On May 6, a Crew Dragon spaceship arrived in the Gulf of Mexico, which brings 4 astronauts back to Earth after almost 6 months on the ISS (International Space Station). The Crew Dragon spaceship Endurance landed at 12:43 a.m. Eastern time after a normal reentry. Recovery personnel placed the spaceship onto a boat a 30 minutes later.

The capsule transporting NASA’s Kayla Barron, Thomas Marshburn, and Raja Chari, as well as Matthias Maurer of the ESA (European Space Agency), was undocked from the ISS roughly 24 hours ago. On that spacecraft, the four personnel arrived at the station in November.

“It’s wonderful to be back. Thank you for letting us take Endurance on a test drive “Chari, the commander of Crew-3, made a comment immediately after the splashdown. “It was an incredible journey.” Bill Gerstenmaier speaking at a post-splashdown briefing, who works at SpaceX as the vice president of the build and flight reliability, claimed that after docking on May 5, the Crew-3 astronauts witnessed a little piece of debris drift away from the spacecraft.

According to photos, the component looks to be a frangible nut which was holding a tension rod which was connecting the trunk of spacecraft to the Falcon 9 rocket during deployment. There was no danger to the ship or even the International Space Station from the debris.

He said that the nut was intended to be stuck in a hole in the trunk, however it slipped free. “This is not what we want to occur.” He said, “We’ll devise the most effective means of preventing this. We’ll look for something new.”

SpaceX has had a busy month in human spaceflight, culminating in the splashdown. The Crew Dragon spacecraft Endeavour was launched on the commercial Ax-1 flight on April 8 by Axiom Space. A day later, the spacecraft docked with the ISS, where its 4 private astronauts used 15 days until undocking on 24th April and splashing down off the coast of Jacksonville, Florida on 25th April.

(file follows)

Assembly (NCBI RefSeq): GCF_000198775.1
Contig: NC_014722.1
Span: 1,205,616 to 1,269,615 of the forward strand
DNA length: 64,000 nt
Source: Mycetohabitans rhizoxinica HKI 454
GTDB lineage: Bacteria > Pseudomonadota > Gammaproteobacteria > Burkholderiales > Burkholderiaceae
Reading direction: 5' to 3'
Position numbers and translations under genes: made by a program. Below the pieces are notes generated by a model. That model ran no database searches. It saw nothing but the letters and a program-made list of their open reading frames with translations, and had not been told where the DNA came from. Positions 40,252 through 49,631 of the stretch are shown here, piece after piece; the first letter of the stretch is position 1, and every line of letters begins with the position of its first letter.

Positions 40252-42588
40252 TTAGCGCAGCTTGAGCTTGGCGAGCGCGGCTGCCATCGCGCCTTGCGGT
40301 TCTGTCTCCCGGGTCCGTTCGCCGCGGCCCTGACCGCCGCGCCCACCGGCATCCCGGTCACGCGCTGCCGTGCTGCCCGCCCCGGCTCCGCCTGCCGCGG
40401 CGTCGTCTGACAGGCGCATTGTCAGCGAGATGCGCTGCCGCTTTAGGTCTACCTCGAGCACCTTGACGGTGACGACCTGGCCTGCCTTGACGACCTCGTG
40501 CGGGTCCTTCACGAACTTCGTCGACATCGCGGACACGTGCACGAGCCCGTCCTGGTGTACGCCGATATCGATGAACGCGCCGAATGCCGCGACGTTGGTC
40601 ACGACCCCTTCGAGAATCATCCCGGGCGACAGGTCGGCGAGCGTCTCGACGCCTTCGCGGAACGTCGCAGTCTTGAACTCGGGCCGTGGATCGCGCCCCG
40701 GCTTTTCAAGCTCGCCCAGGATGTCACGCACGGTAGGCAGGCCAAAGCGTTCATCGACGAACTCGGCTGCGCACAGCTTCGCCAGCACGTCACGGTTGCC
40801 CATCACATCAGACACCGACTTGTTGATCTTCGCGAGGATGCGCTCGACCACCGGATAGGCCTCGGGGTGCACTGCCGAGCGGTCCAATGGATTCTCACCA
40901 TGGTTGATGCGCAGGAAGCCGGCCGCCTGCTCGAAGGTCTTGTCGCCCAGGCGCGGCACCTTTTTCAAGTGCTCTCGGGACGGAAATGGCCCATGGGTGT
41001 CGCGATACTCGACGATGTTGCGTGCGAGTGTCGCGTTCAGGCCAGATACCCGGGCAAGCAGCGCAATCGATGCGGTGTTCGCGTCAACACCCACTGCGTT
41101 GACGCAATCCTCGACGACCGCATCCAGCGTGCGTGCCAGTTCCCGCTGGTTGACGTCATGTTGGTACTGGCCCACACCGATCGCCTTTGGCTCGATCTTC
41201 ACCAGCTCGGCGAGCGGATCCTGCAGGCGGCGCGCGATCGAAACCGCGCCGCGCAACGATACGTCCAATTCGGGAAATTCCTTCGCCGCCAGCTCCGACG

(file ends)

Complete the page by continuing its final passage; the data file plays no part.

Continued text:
Freedom, another Crew Dragon capsule, launched just under 39 hours after the splashdown on the Crew-4 flight to the ISS (International Space Station). It arrived at the station after a 16-hour mission, transporting NASA astronauts Jessica Watkins, Robert Hines, and Kjell Lindgren, as well as Samantha Cristoforetti, ESA astronaut. They are going to stay aboard the station till the Crew-5 program, which will deploy in the month of September on the same Endurance vehicle that brought the Crew-3, relieves them.

“It’s unprecedented for us,” Kathy Lueders, NASA assistant administrator for space operations, noted that the current speed of operations at the post-splashdown briefing. She claimed that the SpaceX and NASA teams were “evaluating” their crew sizes and the amount of work they were doing. “Now you just have to take one step at a time.”

“This is an amazing moment to be in space,” Gerstenmaier remarked, noting that SpaceX planned to launch Starlink satellites from the KSC (Kennedy Space Center) at 5:42 a.m. Eastern. “As a company, I trust we are well-positioned to support these numerous operations. Maybe we should all take a few days’ vacation “Lueders commented.

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